Solar Thermal Water Heating: Efficient and Green


Solar thermal is considered a renewable and green resource for hot water heating. A solar water heating system captures the warmth of the sun, transfers that heat to water, and works with your conventional water heater to help it use less energy.

“Solar thermal works pretty much all year long here in the North State,” says Patrick Wallner, president of Wallner Plumbing Company, Heating and Air Conditioning in Redding. “We are blessed to have a very large number of sunny days.” Wallner is a second generation plumbing, heating and cooling contractor to offer services in Shasta and Tehama Counties.

Wallner describes solar thermal in terms of a garden hose stretched across the lawn on a sunny day. When the hose is turned on, a lot of hot water comes rushing out before the water runs cool. With special materials that are designed to absorb solar energy, solar thermal systems can efficiently heat water for a lower cost than electricity alone.

The costs for solar thermal systems range from around $3,000 to over $6,500. Typically, 15-25 percent of a utility bill is for heating and maintaining hot water. Pacific Gas & Electric estimates solar thermal cost savings to be 50-80 percent, and Wallner says he has heard the cost of heating water with solar thermal savings reaching up to 90 percent.

There are credits and rebates available through some utility providers and government agencies to help offset installation costs. According to Wallner, the funds set aside by the utility companies are given out on a first-come, first-served basis until that funding source is depleted. PG&E is one of four utility companies offering rebates though the California Solar Initiative program; for details, visit PG&E’s website at Tom Gauntt, Spokesman for Pacific Power (serving far Northern California), says the company does not currently have a solar hot water incentive program in California.

Besides some utility company rebates for solar thermal installation (as well as solar electric), there is currently a 30 percent federal tax credit for the total installed cost of a system. For federal tax credit information, visit Go Solar California’s website at, or the US Department of Energy website:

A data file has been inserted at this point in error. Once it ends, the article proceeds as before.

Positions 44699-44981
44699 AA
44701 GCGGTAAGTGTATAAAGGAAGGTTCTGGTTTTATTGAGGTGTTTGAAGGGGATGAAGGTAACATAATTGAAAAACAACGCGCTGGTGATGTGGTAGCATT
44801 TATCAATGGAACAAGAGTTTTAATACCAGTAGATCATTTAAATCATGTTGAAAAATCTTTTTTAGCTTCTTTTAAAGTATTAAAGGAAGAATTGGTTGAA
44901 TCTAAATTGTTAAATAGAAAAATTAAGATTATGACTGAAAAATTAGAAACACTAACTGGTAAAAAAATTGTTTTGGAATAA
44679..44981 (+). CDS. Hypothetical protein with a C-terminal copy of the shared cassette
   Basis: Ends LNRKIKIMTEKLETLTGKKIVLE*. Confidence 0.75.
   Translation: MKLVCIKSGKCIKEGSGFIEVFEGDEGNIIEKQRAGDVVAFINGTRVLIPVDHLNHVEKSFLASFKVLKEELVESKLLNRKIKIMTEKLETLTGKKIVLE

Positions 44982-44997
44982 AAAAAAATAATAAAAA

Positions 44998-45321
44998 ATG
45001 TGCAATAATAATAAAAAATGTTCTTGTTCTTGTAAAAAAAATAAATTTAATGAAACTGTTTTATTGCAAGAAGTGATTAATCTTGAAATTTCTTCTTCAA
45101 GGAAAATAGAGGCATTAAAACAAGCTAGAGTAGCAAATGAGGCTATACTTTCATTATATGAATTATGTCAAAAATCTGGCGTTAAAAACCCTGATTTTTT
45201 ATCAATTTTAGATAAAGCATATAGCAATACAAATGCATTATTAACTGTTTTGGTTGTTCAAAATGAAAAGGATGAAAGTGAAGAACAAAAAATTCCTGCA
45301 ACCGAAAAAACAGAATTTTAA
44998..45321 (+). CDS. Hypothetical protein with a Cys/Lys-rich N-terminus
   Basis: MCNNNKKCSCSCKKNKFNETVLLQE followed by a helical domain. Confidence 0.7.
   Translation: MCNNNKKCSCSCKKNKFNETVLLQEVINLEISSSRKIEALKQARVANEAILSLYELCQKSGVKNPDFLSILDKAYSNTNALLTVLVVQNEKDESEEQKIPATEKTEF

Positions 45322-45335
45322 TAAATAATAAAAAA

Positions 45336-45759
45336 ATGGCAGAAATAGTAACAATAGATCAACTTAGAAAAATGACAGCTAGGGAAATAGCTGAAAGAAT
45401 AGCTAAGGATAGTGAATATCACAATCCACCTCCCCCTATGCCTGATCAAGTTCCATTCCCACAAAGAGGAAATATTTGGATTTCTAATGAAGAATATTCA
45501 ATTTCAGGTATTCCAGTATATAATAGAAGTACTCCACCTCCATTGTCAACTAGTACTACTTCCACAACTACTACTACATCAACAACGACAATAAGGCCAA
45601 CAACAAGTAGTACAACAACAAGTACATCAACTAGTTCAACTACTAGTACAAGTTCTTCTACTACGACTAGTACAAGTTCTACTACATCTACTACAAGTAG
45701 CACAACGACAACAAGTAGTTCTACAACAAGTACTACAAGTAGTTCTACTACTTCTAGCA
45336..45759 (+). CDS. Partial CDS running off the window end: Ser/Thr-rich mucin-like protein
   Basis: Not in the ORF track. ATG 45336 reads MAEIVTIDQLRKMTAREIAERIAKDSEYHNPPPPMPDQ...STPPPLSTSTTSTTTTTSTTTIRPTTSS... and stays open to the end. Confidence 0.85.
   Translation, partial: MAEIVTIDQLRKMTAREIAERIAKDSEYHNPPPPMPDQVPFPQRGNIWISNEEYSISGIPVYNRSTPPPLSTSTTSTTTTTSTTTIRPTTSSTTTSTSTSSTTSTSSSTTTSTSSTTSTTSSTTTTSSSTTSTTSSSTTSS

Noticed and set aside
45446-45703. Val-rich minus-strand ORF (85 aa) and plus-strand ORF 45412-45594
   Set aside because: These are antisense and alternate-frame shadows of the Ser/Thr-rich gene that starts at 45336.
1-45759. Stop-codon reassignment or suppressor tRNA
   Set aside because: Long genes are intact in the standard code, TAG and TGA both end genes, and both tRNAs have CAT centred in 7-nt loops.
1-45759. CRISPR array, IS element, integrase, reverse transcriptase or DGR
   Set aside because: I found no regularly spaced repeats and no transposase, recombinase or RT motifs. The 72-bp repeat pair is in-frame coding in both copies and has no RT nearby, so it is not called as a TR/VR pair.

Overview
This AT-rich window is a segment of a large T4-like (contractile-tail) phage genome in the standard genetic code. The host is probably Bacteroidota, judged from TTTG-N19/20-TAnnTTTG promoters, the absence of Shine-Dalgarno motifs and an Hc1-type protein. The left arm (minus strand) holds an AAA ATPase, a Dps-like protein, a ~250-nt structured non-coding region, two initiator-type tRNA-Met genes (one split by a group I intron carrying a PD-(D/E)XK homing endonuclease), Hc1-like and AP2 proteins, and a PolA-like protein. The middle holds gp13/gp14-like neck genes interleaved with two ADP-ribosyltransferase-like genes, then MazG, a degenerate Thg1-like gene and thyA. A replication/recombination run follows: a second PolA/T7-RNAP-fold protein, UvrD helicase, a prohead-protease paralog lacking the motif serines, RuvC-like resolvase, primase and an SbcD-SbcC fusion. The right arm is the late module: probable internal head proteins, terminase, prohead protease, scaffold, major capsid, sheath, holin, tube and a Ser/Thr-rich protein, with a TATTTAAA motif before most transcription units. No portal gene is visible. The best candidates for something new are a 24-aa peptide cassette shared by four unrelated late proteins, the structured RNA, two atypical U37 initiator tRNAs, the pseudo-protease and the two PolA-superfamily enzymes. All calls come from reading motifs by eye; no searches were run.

Dave Nelson is a solar electric installer for Light It Up Solar and Electric in Chico. He says one key factor that qualifies a home as solar compatible is a southern exposure with little shading from trees or other obstructions. If roof mounting isn’t feasible, pole mounting is an option. Cost of electricity is also a deciding factor: “Solar is a great investment for the homeowner who is tired of paying high electric bills,” Nelson says.

“Conservation and efficiency upgrades are always the first step,” says Todd Cory of Mount Shasta Energy Services. “Reduce your consumption as much as possible before investing in renewables. Manufacturing solar panels is energy and resource intensive, so it doesn’t make sense for them to be powering waste or unconscious consumption … and lower energy consumption means the system you’ll need will cost less too, so everyone wins!”

Hiring a licensed contractor to install a solar thermal system for a home or business is recommended, and may be required for rebate programs. The California Center for Sustainable Energy recommends that you get at least three different bids before choosing a contractor. The status of a contractor’s license can be checked at the California Contractors State License Board:

Trula Van Noland, administrative assistant for Powerhouse Solar (Chico and Redding locations) thinks solar energy systems are more affordable than ever before. Powerhouse has been providing solar in the North State for the last decade, and offers no-money-down lease options. “This helps families save money right away and helps stabilize their utility rates from rising costs in the future,” she says. “I can’t even imagine families NOT using solar, with the cost of energy today.”

[sws_green_box box_size=”593″] To contact businesses mentioned:

Light It Up Solar and Electric, Chico.
C-10 #927742.
(530) 354-0207.

Powerhouse Solar, Chico & Redding.
C-10, C-46 #848901.
Chico: (530) 343-1377.
Redding: (530) 275-5600.

Wallner Plumbing Company, Redding.
CCL #336969.
(530) 223-5622.

Mount Shasta Energy Services, Mt. Shasta.
C-10 #811428.
(530) 926-1079. [/sws_green_box]


Kimberly Horg
About Kimberly Horg

Kimberly Horg has written articles on a variety of subjects.

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